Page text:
Italy votes on Feb 24/25. The best guess is that what will emerge is some sort of coalition between the front-runners, the center-left PD, and a grouping led by the current prime minister (and Brussels proconsul) Mario Monti. If that’s what happens, markets will breathe a sigh of relief, and Italy will continue to dig a deeper hole for itself. Any other result than that, and you might see panic. The most likely sources of an upset come from two different directions. From the right, there’s Silvio Berlusconi, consigned to the trash heap by Merkel and Mont late in 2011, but seemingly (polls are prohibited in the immediate run-up to the election) much more resilient than they had hoped. And then from the sort of populist, sort of left, the Five-Star Movement led by comedian Beppe Grillo (for a picture of his final rally in Rome go here). The chatter lately has been that Grillo’s lot have also regained momentum. A strong showing by them could be a very wild card indeed.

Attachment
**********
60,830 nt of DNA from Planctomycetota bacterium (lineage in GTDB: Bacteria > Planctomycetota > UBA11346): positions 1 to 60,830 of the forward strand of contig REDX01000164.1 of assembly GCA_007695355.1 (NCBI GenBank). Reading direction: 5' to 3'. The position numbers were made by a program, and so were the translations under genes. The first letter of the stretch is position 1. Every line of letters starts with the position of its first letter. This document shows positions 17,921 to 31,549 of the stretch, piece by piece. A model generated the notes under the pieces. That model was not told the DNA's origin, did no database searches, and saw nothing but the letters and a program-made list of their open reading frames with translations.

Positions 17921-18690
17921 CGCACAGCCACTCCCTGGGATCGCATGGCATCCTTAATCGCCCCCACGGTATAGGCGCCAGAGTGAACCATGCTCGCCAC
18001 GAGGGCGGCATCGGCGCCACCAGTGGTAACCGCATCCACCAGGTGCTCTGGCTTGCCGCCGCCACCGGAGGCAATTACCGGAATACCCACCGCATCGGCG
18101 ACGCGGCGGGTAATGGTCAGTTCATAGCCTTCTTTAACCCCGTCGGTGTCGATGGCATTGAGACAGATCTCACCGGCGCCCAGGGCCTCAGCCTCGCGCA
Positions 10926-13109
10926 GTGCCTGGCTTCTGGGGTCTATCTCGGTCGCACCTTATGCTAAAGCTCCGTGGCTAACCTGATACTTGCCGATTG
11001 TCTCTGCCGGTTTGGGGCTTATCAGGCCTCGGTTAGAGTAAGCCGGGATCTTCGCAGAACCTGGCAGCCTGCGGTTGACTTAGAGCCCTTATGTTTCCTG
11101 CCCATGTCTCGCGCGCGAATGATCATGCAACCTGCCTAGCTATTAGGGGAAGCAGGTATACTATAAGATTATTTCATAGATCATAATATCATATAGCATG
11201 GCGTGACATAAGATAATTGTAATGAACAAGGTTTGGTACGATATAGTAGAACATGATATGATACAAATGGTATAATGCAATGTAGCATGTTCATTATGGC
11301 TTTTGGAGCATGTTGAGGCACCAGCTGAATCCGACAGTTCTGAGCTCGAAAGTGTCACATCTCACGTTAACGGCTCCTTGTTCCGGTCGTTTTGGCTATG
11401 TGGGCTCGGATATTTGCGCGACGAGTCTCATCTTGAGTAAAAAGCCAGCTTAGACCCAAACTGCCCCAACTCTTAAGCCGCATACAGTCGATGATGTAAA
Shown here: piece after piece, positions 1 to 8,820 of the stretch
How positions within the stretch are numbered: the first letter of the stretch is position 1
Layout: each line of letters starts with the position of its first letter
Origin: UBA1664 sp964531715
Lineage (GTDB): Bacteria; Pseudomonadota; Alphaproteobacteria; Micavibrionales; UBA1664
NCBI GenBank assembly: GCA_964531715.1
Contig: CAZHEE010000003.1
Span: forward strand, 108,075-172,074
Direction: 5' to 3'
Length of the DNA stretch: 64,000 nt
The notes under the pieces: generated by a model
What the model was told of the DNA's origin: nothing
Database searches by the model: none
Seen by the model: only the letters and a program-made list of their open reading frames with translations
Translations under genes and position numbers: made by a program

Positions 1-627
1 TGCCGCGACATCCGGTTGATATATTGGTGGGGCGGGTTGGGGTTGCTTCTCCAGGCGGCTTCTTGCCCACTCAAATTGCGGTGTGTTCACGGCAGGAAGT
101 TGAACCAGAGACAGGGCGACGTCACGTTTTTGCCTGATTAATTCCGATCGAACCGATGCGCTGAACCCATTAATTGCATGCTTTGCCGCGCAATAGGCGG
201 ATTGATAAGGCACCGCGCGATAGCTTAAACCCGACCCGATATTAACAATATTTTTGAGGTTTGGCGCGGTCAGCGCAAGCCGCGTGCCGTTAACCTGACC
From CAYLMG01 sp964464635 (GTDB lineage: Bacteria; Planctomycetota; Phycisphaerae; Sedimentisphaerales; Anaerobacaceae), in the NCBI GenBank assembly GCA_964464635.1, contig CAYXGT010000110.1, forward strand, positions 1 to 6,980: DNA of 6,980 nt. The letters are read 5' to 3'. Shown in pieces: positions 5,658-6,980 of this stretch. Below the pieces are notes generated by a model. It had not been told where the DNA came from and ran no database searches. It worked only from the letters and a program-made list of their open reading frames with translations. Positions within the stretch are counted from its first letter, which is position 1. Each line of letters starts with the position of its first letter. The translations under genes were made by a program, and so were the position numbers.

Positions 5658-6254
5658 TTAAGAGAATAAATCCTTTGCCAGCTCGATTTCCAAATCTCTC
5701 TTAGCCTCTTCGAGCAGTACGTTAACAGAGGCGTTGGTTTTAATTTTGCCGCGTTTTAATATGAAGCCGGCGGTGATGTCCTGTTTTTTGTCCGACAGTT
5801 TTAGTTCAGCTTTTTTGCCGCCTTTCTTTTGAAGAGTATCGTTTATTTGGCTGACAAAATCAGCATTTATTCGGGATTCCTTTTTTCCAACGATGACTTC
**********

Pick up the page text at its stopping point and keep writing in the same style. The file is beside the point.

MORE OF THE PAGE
Complicating matters is the nature of the Italian electoral system. Basically a government (if it is going to get anything done) needs a majority in both houses of the legislature. Thanks to top-up provisions (somewhat analogous to those in Greece, but even more generous) that’s fairly straightforward in the lower house, but not in the Senate.
As it so often does, Open Europe has provided an invaluable primer for those who want to know more, a must-read (well, it was for me anyway).
The problem for Italy is that it needs both structural reform of the type that Monti has been pushing (with varying degrees of effectiveness) and a currency that reflects its own economic and political realities. The former is faltering, the latter is not on offer, and pro-cylical attempts at austerity only add to the misery and sense of profound political alienation.
The result: A not so dolce vita.